The pond management system 10 can be installed on the standpipe 21 when the pond water at normal level 24 and will overflow into such standpipe. Once installed as shown in FIG. 2 with at least one of the ball valves 16 open, the interior of the system is at atmospheric pressure and water will flow as indicated at 25 through the bottom of the sleeve portion 11, up and over the top of the standpipe 21, and drain out therefrom in the normal manner.
When it is desired to drop the water level 25 of the pond, the ball valve handles 17 are used to close the ball valves 16. The flow of water 25 through the standpipe 21 will begin to evacuate the interior head area 26 between the top 21' of the standpipe 21 and the sleeve cap 12. As this area is evacuated, the water level within such area will rise as indicated at 27. As this water level rises, more water flow 25 will enter the standpipe 21. Very quickly the head area 26 will be completely evacuated giving maximum full flow of water through the standpipe 21. This fill flow of water through the standpipe 21 will rapidly lower the water level 24 of the pond.
When a desired water level 24 has been reached that is less than the bottom 11' of the sleeve portion 11, at least one of the ball valves is opened, breaking the vacuum in the head 26 and stopping the water flow as indicated at 28.
If, of course, the ball valve is not opened, the water level will continue to drop until it reaches the level indicated at 29 wherein air can enter the interior of the management system 10, returning the interior head area 26 to atmospheric pressure.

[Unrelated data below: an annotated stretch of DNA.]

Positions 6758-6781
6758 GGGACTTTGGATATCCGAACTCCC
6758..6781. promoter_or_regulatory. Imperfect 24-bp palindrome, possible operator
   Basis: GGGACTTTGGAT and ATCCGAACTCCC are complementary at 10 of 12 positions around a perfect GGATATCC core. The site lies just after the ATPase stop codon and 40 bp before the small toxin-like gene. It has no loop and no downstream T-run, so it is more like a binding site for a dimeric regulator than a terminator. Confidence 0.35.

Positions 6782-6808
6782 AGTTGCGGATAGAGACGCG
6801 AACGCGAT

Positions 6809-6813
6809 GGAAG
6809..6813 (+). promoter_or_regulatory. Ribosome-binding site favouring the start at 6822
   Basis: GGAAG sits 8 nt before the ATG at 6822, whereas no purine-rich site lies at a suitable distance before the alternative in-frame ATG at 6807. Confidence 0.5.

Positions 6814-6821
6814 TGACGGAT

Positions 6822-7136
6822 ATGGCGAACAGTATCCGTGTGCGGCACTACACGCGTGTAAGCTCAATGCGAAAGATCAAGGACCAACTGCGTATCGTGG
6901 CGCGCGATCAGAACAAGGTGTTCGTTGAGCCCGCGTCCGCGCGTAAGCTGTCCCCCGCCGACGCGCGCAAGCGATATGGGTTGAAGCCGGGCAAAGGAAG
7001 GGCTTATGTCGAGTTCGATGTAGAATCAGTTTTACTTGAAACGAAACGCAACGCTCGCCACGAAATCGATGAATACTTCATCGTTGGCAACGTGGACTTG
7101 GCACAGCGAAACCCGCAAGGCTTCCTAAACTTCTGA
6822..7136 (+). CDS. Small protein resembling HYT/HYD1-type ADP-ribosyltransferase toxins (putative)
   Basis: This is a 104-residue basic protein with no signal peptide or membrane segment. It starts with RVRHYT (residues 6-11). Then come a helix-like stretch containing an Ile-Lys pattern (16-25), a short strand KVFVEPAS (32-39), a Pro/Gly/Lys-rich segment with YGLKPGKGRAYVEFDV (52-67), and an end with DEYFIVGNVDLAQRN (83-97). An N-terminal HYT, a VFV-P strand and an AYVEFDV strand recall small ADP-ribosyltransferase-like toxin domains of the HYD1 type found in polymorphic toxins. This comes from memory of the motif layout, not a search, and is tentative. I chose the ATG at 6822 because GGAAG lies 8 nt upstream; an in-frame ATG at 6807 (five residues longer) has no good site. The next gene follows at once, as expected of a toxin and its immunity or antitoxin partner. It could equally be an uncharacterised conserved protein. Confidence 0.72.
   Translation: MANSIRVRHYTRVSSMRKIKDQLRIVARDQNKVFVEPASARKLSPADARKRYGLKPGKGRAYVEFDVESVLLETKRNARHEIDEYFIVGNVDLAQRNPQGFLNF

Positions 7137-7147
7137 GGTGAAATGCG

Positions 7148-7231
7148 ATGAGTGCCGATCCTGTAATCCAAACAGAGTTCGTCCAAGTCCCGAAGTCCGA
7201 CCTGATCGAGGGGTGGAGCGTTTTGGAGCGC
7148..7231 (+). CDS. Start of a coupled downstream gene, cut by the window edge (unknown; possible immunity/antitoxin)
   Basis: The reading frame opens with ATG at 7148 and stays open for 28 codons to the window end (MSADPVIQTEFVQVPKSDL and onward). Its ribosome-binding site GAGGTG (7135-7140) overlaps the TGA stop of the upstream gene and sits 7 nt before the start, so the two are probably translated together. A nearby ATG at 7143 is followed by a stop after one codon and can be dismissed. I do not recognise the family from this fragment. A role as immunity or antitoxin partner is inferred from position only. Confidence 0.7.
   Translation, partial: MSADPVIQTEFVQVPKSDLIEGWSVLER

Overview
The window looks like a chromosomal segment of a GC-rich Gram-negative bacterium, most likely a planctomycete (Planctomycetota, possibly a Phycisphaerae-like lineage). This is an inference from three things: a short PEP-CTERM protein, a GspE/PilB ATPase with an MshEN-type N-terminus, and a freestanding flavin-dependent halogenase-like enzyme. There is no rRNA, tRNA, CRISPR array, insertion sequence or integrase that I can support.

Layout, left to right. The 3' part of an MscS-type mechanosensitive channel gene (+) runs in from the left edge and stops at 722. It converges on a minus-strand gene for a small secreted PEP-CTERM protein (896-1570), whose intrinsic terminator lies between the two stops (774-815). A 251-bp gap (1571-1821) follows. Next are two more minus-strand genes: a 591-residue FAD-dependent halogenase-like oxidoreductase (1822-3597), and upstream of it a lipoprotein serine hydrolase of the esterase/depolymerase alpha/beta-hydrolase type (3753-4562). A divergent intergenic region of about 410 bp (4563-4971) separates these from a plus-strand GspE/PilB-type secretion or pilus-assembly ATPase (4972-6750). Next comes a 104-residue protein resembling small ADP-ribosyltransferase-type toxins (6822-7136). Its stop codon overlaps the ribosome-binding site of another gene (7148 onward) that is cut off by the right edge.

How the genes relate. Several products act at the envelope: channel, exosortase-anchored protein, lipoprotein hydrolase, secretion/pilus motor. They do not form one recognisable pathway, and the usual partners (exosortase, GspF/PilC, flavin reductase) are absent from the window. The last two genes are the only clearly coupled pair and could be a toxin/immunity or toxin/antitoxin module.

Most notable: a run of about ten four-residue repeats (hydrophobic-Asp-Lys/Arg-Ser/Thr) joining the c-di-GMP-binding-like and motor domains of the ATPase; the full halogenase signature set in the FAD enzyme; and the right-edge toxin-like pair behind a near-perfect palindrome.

When the pond management system 10 of the present invention is installed on the standpipe 21 and the water level 24 is below the top 21' of the standpipe with no water flowing therethrough, so long as the ball valves remain open this static condition will remain. If, however, it is desired to drop the water level further, one of the ball valves is closed and the other is connected to a means for creating a vacuum (not shown). As the atmospheric pressure in the head area 26 is reduced, the atmospheric pressure on the water of the pond will force water further and further up the flow space 23 until the water begins to flow through the standpipe 21. The vacuum can then be removed from the ball valve and such valve closed. The flow will increase until the maximum flow is reached as hereunder described.
The present invention is a multi-functional system that prevents debris from clogging the standpipe, prevents loss of fertilizer that is being added to stimulate fish growth, and allows the pond level to be adjusted at any level from normal flow level to the bottom of the sleeve. Using this system, pond maintenance and fish growth can be controlled in a simple manner not heretofore possible.
The present invention may, of course, be carried out in other specific ways than those herein set forth without departing from the spirit and essential characteristics of such invention. The present embodiments are, therefore, to be considered in all respects as illustrative and not restrictive, and all changes coming within the meaning and equivalency range of the appended claims are intended to be embraced therein.